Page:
2 Kinds Essay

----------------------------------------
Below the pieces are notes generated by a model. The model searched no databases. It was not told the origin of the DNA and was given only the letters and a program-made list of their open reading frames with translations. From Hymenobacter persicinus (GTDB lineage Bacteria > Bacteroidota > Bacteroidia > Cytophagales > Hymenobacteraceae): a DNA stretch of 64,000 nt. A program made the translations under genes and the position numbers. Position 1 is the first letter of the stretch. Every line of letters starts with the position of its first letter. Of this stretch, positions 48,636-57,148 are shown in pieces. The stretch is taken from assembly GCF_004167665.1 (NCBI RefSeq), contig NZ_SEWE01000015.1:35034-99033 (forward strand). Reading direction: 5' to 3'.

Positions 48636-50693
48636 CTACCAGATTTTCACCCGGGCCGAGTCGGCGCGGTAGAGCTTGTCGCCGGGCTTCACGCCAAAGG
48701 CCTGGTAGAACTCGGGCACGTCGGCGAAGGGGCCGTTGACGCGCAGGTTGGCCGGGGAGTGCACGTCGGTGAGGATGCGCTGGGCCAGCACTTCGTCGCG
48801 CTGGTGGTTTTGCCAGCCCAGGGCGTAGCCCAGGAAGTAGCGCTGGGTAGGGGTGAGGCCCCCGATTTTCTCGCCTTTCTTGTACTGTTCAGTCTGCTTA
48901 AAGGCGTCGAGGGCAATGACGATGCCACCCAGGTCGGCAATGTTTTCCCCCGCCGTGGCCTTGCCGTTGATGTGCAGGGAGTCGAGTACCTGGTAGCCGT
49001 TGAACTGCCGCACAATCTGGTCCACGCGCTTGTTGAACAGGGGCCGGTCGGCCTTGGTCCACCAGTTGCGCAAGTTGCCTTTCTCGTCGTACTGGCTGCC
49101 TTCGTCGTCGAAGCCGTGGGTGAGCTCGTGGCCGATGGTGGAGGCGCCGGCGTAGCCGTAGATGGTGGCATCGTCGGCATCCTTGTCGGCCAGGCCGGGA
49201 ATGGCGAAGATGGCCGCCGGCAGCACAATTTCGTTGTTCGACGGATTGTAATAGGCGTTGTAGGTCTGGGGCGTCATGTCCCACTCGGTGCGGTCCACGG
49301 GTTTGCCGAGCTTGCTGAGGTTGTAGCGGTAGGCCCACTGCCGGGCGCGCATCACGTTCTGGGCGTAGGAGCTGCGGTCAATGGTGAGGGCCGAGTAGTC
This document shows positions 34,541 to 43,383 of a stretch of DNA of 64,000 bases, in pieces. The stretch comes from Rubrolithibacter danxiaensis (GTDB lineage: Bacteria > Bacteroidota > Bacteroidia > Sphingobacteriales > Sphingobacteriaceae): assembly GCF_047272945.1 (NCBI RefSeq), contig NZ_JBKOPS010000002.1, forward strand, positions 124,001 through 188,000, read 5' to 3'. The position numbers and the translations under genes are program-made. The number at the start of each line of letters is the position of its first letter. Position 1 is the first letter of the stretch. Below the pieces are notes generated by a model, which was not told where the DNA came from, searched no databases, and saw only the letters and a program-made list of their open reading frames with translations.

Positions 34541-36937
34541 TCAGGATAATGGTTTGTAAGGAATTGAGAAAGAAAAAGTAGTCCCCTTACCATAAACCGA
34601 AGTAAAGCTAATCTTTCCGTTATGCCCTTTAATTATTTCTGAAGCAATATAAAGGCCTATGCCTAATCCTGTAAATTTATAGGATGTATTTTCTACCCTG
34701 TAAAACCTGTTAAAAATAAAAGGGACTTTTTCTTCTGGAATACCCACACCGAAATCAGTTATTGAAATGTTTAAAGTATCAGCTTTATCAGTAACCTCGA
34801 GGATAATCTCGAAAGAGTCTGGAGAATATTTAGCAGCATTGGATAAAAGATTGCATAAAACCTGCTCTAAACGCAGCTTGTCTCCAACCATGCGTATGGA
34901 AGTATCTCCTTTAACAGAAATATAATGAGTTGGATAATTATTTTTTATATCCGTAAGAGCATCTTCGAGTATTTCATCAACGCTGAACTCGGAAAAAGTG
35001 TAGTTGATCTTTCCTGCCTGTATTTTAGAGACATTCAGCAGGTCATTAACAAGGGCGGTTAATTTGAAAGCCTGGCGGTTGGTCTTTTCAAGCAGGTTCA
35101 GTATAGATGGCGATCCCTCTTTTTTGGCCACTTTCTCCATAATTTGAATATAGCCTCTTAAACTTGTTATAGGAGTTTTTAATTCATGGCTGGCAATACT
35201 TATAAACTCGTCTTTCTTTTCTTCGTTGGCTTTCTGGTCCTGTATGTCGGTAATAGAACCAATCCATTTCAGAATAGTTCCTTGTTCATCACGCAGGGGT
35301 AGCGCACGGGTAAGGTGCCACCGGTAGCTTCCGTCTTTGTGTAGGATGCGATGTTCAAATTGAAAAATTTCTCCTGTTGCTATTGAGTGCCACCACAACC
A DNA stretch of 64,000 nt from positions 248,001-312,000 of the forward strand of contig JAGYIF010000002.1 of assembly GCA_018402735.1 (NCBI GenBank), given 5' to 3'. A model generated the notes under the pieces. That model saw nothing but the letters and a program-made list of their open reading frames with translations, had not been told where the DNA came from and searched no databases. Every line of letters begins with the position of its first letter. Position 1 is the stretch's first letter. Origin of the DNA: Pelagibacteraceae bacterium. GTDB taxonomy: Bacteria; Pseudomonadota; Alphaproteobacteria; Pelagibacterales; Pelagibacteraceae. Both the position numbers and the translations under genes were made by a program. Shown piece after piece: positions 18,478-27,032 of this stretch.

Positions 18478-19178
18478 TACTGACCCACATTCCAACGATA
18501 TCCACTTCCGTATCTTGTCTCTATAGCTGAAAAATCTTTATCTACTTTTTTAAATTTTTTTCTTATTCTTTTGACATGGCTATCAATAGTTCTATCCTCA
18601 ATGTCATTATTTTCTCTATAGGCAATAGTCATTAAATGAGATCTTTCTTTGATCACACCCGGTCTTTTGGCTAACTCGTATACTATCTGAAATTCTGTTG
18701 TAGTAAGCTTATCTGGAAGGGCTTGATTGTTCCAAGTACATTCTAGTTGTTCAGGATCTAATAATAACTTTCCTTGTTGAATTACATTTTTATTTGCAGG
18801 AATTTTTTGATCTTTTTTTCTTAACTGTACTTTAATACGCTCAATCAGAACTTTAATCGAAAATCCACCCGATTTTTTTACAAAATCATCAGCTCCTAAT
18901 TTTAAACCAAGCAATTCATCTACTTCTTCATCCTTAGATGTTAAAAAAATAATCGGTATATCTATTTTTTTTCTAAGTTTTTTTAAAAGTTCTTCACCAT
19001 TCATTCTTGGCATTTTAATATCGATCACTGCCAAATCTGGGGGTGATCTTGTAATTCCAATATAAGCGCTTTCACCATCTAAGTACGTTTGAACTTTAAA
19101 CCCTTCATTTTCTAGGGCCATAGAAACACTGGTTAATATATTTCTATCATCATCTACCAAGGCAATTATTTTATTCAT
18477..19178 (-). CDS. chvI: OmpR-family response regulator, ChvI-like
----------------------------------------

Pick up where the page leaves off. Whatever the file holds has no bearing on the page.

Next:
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“Two Kinds” by Amy Tan is a short story about a girl whose mother pushes her to become a genius, while the girl fights her wishes at every turn. The mother’s largest and final endeavor is for her daughter to learn how to play the piano and become a prodigy. From the subsequent events come heavy dispute between the two as we get a deeper look into the mother-daughter relationship they share. The author writes in such a way that leaves the interpretation and the judgment of the characters and the situation entirely up to the reader, not by leaving out detail, rather giving enough detail to show neither character as entirely in the wrong. Neither is shown to be without flaw, in a quite true-to-life scenario. Major common themes in this story are the generational differences among a family of immigrants as well as mother-daughter relationships, focusing specifically on the relationship between Jing-mei and her mother. 'Two Kinds' is a great example of this differential conflict. "Why don't you like me the way I am?" I cried. "I'm not a genius! I can't play the piano. And even if I could, I wouldn't go on TV if you paid me a million dollars!" My mother slapped me. "Who ask you to be genius?" she shouted. "Only ask you be your best. For you sake. You think I want you to be genius? Hnnh! What for! Who ask you!”? "So ungrateful," I heard her mutter in Chinese, "If she had as much talent as she has temper, she'd be famous now." (Tan 1117) The foundation of Mrs. Woo’s aspirations for her daughter can be learnt from her obsessive belief that America is the Land of Opportunity. She places unreasonable expectations on the shoulders of her daughter. While she may not exactly know where her daughter’s prodigal talents lie, she is nevertheless convinced that her daughter is destined for greatness, by virtue of having been born in America. First, Mrs. Woo tries to model her
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